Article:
Dismayed at the next generation’s relationship to the digital world? Janell Burley Hofmann recently enlightened a room full of parents and caregivers at the West Tisbury library about raising healthy, savvy “generation tech” kids today. The Martha’s Vineyard Youth Task Force has engaged Hofmann, who lives on Cape Cod, to collaborate with them on the Island. She speaks from experience, having five kids of her own, ages 11 to 19.
Hofmann started with her “no nostalgia” clause: The tech and digital world is simply part of their lives, and there is no undoing it. “It can be kept in check in a healthy way, but there is no life without screens for any real length of time,” Hofmann said. Even if the latest technology isn’t available in our own homes, it exists at schools, friends’ houses, and libraries. The point is to have open and consistent conversations, rules, and boundaries surrounding use of technology, and Hofmann said she believes in including children in defining those boundaries.
“It’s the relationship you develop with your child that is the thing that matters most,” Hofmann stressed. “The comfort and trust that’s built around talking about those things. We as the leaders of our families don’t surrender our hard-earned wisdom just because our kids may seem really sophisticated with technology. They are still beginners at life. Nothing will be more important in the digital world or away from the screens than you and your role. Nothing replaces that human relationship, the consistent, trusted, ‘askable’ adult who helps take care of them.”
Key to tech parenting is integrating it into the family’s current mission and values. It’s parenting the screens with the same expectations you would away from the screens. Hofmann advises that before having conversations about at what age to give a kid a smartphone, access to an Instagram account, or how much time is OK to spend online, “we take a giant step back and think about the foundations of our families. What’s important to us? What character traits do I want to develop in my kids?”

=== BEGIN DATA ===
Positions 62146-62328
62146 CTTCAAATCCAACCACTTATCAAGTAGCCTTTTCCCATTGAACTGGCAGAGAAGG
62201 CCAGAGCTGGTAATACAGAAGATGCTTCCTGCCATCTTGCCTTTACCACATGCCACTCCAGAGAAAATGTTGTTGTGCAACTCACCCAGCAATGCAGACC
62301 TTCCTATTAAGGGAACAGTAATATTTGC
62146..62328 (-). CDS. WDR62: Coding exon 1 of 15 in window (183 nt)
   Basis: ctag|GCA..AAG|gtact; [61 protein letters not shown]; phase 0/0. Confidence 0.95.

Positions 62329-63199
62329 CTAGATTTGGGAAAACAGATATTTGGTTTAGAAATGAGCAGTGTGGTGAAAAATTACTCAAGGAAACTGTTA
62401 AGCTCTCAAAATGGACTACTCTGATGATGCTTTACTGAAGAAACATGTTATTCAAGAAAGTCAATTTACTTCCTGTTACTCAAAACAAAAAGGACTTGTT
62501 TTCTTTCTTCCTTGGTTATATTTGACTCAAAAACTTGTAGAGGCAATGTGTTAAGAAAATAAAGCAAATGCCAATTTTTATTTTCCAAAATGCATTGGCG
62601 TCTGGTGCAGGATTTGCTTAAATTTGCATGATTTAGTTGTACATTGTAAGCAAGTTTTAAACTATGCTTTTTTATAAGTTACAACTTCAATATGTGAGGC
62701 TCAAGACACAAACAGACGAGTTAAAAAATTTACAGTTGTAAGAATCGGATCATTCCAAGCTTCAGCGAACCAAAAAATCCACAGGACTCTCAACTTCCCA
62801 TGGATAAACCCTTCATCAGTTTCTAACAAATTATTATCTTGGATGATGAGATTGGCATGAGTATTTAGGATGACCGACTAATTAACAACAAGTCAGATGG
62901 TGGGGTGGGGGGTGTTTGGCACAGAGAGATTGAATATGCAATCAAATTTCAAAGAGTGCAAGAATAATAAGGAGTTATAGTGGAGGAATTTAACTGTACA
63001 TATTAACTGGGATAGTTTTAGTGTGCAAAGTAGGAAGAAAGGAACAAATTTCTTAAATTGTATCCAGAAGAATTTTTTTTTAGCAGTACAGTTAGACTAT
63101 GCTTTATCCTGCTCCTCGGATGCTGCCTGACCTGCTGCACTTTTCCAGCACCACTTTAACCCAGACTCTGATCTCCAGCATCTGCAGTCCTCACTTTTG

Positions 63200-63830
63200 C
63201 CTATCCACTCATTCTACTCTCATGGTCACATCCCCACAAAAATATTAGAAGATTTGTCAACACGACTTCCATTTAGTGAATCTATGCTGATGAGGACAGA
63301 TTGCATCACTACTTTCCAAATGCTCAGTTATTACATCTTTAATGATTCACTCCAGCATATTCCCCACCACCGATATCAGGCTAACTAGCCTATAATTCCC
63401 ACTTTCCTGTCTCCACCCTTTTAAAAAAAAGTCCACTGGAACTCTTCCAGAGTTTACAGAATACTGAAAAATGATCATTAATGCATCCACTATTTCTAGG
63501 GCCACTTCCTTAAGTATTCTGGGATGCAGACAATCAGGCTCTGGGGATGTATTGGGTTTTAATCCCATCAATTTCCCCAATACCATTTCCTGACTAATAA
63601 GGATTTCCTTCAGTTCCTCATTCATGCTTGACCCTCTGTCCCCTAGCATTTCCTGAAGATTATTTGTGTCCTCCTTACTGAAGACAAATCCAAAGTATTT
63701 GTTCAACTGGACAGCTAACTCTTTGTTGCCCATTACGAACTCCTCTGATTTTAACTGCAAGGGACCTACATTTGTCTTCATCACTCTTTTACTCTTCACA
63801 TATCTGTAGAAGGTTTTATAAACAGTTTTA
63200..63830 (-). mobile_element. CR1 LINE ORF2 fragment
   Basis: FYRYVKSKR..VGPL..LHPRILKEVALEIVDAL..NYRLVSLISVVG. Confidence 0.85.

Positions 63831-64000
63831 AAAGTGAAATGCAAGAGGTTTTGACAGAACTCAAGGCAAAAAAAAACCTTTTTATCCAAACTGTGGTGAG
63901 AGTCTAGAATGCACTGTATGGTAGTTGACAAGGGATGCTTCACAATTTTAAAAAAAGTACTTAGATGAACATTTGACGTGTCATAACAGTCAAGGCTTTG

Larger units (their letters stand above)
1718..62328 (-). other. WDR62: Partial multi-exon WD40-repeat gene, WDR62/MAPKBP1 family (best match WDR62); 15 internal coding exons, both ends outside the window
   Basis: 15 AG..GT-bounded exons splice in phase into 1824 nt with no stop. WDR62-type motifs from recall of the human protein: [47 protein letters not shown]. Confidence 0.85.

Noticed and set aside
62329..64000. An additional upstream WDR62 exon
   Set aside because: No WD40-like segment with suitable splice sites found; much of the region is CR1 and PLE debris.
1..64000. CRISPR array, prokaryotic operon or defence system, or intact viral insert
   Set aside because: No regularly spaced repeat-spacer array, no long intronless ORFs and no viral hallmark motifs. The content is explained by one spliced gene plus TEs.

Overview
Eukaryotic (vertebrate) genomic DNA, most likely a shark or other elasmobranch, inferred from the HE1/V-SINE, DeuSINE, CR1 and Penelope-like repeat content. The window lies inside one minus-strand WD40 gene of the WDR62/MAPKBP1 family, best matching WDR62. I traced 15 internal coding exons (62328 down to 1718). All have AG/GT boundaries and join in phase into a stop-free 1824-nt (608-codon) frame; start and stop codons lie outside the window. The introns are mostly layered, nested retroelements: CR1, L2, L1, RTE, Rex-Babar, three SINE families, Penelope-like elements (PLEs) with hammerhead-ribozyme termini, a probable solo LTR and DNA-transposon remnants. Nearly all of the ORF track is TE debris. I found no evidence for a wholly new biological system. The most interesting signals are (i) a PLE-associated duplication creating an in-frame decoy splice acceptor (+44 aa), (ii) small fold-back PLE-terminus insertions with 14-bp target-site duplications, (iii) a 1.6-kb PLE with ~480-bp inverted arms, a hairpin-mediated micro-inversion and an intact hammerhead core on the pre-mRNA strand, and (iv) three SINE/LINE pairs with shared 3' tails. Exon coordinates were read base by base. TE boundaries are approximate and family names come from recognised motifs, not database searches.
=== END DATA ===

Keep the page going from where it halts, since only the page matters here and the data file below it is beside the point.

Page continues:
“Sometimes when I’m overwhelmed and I don’t know what to do, I imagine my children as adults; how do I want them to be in the world?” Hofmann asked. She said respect is one of her family’s values: respect for others, self-respect, respect for property, and respect for being a citizen, and her family’s digital rules reflect this.
“What do we want to protect?” Hofmann asked. “For me, I have had five kids in eight years, so we’re protecting sleep. We have a tech curfew at the end of our day. You might want to protect play, imagination, or exercise, so set up boundaries around them.”
Another major point Hofmann shared is to build conversations around the age and development of your children. “The way we talk to a 4-year-old is different than when we talk to an 8-year-old, 12-year-old, 16-year-old, and so forth. But it’s an ongoing conversation that grows and changes with our kids and with the technology. Just like with sex education, it’s not the one-time ‘the talk.’ It’s something we come back to and meet the needs of the child, based on the circumstances and age and child development.”
Hofmann said she says yes to social media around middle school, so that’s when she begins that conversation. She begins by co-using an account because, as she says, “It’s my job to teach them how to use social media. From there we go to the people she can ‘friend’ and ‘follow,’ such as her aunties and the girls in the neighborhood she’s known since she was a toddler, before I just let her go to 500 followers to every kid that ever attended her school, or she played soccer against. That’s too much. We want to scaffold her up to that, because I want to set her up for success.”
One very specific tool Hofmann talked about is a tech agreement that is based on and has boundaries built on each family’s values. “The strategy I used with my middle school daughter was I had her author the i-rules she thought were fair, and I authored some, and we came together with those. What she came up with was really fair and reasonable,” Hofmann said. She acknowledged that some rules required flexibility on her part. Her daughter may be occupied with soccer until 8:30 pm, and she still has to shower and do other things before her 9 pm tech curfew, so those days she’ll only have a few extra minutes online. There may need to be room for negotiation.
In addition to her sage experienced advice, Hofmann shared two primary resources for our own digital literacy, including Common Sense Media, which is her first stop before she says yes to something, and Connect Safely. By the end of the night, Hofmann left everyone both with a lot to think about, and a sense of adventure in trying out what they learned.